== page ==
Note: Beware of a website proclaiming to be New Tribal Ventures/An Ishmael Community! Do not reply to any request for information. Our legitimate pages are available on our site here & on the navigation to the left.
HOME

DQ on Facebook!Follow Us on
 Facebook!


FIND OUT ABOUT
What's new
Daniel Quinn
Daniel Quinn's books
Schools & courses
Telephone Conferences
This website
New Tribal Ventures
Ishmael's Annex
Speaking Invitations
Events

THINGS TO DO
Register
Visit Guestbook
Find others
Help us
Order books
Contact us
Telephone Conferences
Special Requests

THINGS TO READ
Essays
Speeches
Dialogues
Parables
Answers to Questions
DQ's suggested reading
DQ's Blog

FOR TEACHERS
The Ishmael Companion
Beyond Civilization
 Study Guide


  The Ishmael Community: Questions and Answers

The Question (ID Number 521)...

    My growing and learning beckons questions which crave answers. One particular area in my studies, is man's "spirituality." When asking myself about the essence of "religion," I also want to feel back to what "religion" was before the Great Forgetting (GF). I feel the animist-glow sometimes and then follow the linear evolution until the ability to think in abstract ways seemed also to form (or allow room) for "the gods/God," etc. I trust I'm making sense to you: the concept I'm trying to convey.

    So all this brings me to question WHAT IS spirituality? Taker or not, how does one enact his story on a spiritual level accordingly? Sure, the Buddhists, Christians, etc. (as well as the Lakota, Souix, for that matter) have some beautiful expressions of spirit (whatever that is). As a Taker, I sensed the need for "salvific" religion. As an awakened Taker, I feel the need for something deeper. If the Lakota Indians' "religion" wasn't salvific/salvationistic (which it wasn't), it was their spirituality nonetheless. Doesn't "religion" (spirituality) come enter the scene wherever abstract thinkers are (mankind)?

    Of course I realize that their spirituallity was more of a perception of the world, etc. whereas our religions often include reactive laws, rituals, etc. In the evolution of things, including mankind with his amazing brain/mind, is there room for us to evolve in "spirit?" What is your opinion of the direction we are to move (spiritually), if "spiritual candy" is simply "candy" which will not save the world? Are you saying we should simply not eat candy? Wait. I know you're not saying that! I've read enough (and listened) to know better! If spiritual candy will not save the world (which it appears it cannot), then what's the use of it? More personally, if I may, how do you express your "spirituality?" Are we just a biomassive blob bouncing around the earth, or is there a deeper realm of reality? Does the term "universal consciousness" or "soul of the universe" make you laugh? What do you distance yourself from, and to what do you draw near?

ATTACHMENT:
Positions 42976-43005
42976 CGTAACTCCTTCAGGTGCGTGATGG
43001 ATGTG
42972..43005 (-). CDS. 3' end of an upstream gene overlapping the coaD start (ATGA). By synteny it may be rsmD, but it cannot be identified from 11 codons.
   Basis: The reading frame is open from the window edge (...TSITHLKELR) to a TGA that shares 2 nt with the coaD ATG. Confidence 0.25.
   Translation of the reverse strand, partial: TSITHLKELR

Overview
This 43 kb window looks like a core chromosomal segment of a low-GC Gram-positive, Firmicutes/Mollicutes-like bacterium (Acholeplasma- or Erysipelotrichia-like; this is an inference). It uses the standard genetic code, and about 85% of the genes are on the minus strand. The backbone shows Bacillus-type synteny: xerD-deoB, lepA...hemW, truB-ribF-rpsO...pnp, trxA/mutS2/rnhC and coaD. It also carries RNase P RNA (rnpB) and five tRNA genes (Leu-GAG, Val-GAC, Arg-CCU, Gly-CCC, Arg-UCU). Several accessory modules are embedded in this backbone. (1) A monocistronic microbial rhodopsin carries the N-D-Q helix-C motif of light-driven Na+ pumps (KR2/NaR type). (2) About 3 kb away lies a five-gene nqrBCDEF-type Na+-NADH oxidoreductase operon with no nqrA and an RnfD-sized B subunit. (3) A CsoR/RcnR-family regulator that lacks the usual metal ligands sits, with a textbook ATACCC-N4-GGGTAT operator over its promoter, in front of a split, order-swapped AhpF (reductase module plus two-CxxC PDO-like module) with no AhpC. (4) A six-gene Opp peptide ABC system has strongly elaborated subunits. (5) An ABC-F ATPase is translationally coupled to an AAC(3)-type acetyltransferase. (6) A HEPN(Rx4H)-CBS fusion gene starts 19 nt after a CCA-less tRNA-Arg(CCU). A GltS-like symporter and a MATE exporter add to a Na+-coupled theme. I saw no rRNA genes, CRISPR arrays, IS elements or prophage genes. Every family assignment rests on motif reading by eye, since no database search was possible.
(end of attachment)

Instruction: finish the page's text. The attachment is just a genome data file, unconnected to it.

...and the response:

    Forgive me if I deal with your questions in my own terms rather than your own. If you were to search out and ingratiate yourself with an extant aboriginal Leaver, animist, people today, you'd have a great deal of trouble making them understand a question like "Do you consider yourself to be a spiritual person?" Any definition of the word "spiritual" you might devise is going to include people you probably don't want to include. The men who sacrificed their lives to destroy the World Trade Center were undoubtedly highly spiritual; they were engaged in an act of Holy War against the heathen, and they doubtless anticipated a heavenly reward for it. Osama bin Laden is without question a spiritual leader to his followers and co-religionists. Throughout history, the barbaric acts perpetrated against each other by Christians, Hindus, Buddhists, and others have all been spiritually motivated. I have stories in my files of people who tortured and killed their own children for spiritual reasons, or knowingly allowed them to die unnecessarily. If you refuse to classify these people as spiritual, I really can't imagine what you're left with, except something like, "Spiritual people are people I admire" (assuming that being spiritual is something you admire). I feel no more need to "express my spirituality" than to express my longevity or my humanity. (You might ask me why ISHMAEL is subtitled "An Adventure or the Mind and Spirit," but you'd be asking the wrong person; this is something my publishers added, and, since they graciously let me do what I think I must as an author, I let them do what they think they must as publishers.) I'm afraid that terms like "universal consciousness" and "soul of the universe" merely make me shrug.


Go Back OR return to the Questions & Answers OR Browse to the Next Question
Site design and content, © 2018, Daniel Quinn